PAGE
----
News from the Lab

Advice on Running Revenue Experiments in Public Radio

Now is the time to try out new revenue ideas

WBUR launched BizLab because of a desire to ensure public radio stays financially strong, vibrant, and relevant to our audiences. BizLab is dedicated to evaluating new membership and revenue sources, identifying new markets for content, and developing new partnerships with business, education and tech communities. 

Since I joined WBUR a year ago, my team at BizLab has earned a little revenue and a lot of sweat equity. We are at a point where we are looking for stations to join us in this approach to finding and testing new ideas for revenue. To shed light on what that means, I’d like to share a bit of what we’ve learned and our approach to running revenue and innovation experiments in public radio.

Use the best tricks of User-Centered Design, Lean Innovation, & Agile Development

I’m a believer in the methods of user-centered design, lean innovation, and agile development, but I’m not a stickler for the details on how you apply them. My advice is to use these methods in so far as they get you towards your goal. And in the case of revenue and innovation experiments, your goal is to figure out if the idea has revenue potential.

You need these essential pieces:

  1. Create a project plan with an end date. I’m talking about documented deadlines and a realistic, week-by-week schedule so you know if you’re on track. Define what “done” looks like for your experiment (and take inspiration from Agile’s two week sprint).
  2. Document your hypotheses. Why do you believe this idea is a good one? If you can’t articulate it, you can’t make progress. As soon as you define why you think this idea will work, you can think of a way of proving it will work. I like using the Strategyzer’s Test Card as a way of planning out an experiment.
  3. Create an artifact for testing your idea. Whether it is a webpage, a survey, or a paper sketch (e.g. the Lean Startup MVP) you need something to show your idea to others. The only way to find out if others like your idea is to show them, not tell them.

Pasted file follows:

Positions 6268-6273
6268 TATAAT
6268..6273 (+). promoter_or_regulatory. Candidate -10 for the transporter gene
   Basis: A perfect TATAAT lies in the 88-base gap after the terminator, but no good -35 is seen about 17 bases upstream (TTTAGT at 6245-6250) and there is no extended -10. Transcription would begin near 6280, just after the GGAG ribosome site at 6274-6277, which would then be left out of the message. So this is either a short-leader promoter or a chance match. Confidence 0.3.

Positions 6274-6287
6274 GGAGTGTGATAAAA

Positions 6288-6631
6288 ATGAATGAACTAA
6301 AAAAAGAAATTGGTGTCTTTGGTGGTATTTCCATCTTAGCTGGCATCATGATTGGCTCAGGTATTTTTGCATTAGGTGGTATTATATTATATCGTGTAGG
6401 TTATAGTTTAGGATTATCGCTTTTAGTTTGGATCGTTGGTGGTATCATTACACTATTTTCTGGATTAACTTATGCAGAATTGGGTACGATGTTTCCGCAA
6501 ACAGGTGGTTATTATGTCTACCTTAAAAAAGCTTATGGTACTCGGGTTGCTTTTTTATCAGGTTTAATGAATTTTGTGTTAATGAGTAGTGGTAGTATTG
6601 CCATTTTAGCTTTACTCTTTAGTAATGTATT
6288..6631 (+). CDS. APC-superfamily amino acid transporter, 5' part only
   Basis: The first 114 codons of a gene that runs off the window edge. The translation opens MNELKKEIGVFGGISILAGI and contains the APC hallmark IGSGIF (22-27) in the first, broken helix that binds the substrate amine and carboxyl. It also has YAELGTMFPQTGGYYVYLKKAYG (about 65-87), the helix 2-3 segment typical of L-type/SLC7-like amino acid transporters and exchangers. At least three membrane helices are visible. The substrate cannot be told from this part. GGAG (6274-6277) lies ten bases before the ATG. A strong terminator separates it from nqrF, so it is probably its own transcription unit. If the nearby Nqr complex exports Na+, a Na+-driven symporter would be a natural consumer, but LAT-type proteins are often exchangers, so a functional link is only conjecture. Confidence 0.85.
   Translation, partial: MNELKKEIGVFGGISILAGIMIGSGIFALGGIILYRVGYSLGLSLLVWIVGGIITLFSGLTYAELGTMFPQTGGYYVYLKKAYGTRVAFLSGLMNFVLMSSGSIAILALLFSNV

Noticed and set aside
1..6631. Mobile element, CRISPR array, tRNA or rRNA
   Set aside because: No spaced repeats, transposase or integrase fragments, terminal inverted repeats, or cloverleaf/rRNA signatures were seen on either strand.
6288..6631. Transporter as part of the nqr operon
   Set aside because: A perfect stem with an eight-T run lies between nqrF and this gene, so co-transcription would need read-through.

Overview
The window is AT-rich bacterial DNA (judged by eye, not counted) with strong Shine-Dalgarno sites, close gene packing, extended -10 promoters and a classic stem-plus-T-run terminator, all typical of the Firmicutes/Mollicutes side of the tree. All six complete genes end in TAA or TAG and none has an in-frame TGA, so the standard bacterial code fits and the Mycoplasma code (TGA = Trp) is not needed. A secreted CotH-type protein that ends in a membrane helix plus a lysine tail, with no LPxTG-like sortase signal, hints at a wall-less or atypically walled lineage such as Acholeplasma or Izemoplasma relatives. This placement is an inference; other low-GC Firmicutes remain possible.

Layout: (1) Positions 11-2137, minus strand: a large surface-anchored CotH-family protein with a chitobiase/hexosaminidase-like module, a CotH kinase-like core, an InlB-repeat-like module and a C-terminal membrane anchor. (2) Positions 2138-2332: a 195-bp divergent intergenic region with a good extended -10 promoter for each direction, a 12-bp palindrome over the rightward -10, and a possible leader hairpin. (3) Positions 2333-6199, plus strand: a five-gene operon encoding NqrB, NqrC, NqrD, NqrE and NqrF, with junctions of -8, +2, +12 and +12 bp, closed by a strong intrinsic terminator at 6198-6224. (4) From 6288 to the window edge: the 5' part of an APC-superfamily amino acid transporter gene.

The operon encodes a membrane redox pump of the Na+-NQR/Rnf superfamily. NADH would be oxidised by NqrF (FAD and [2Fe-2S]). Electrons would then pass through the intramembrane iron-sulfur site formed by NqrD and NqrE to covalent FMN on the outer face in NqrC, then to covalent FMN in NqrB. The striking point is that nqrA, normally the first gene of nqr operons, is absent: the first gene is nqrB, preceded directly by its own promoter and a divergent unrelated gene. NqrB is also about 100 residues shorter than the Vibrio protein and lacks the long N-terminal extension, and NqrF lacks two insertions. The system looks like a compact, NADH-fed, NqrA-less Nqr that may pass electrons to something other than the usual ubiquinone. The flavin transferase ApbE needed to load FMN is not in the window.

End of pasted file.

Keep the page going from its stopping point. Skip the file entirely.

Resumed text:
4. Collect as much feedback and behavioral data as you can. User data is your guide — collect as much behavior data as you can (e.g. any method from UCD). Our natural biases, opinions, and stubbornness can only be put in their place with lots of hard evidence contradicting us. We’ve used interviews, surveys, click throughs, as well as completed purchases and donations.
  5. The moment you learn something, reflect & adjust your course. Use every lesson learned. Change the project plan. (e.g. Lean Startup’s Pivot.)
  6. Talk regularly with your peers about these learnings. The people in your organization who will be impacted by your projects… keep them engaged with your progress. Put another way, if you want your projects to have impact, you need your peers to be engaged and interested in what you’re learning. Your only hope for transferring successful projects out of the test/learn cycle and over to the core operations of your station, your peers must be engaged. Must read: The Stage Where Most Innovation Projects Fail.

Biggest Opportunities

BizLab ran three experiments last summer engaging our listeners in different ways and there were a couple of common themes which likely apply to other stations:

  • Content is king. Our target market is looking for deep, engaging content. We found that WBUR’s listeners love our book content — articles and lists of books. And it was easier to get users to click on links for books than ads for t-shirts.
  • Curation is our unique value proposition. WBUR shares content that is pulled out from the deluge of information available to us. Our listeners appreciate us for our curation, and they trust the voices and people who make these editorial decisions.
  • Women are leaning in. We have more female than male donors, and our merchandise store had 60% women shoppers, and the women’s shirt was the top seller.  In every opportunity, the female perspective should be the first use case we focus on.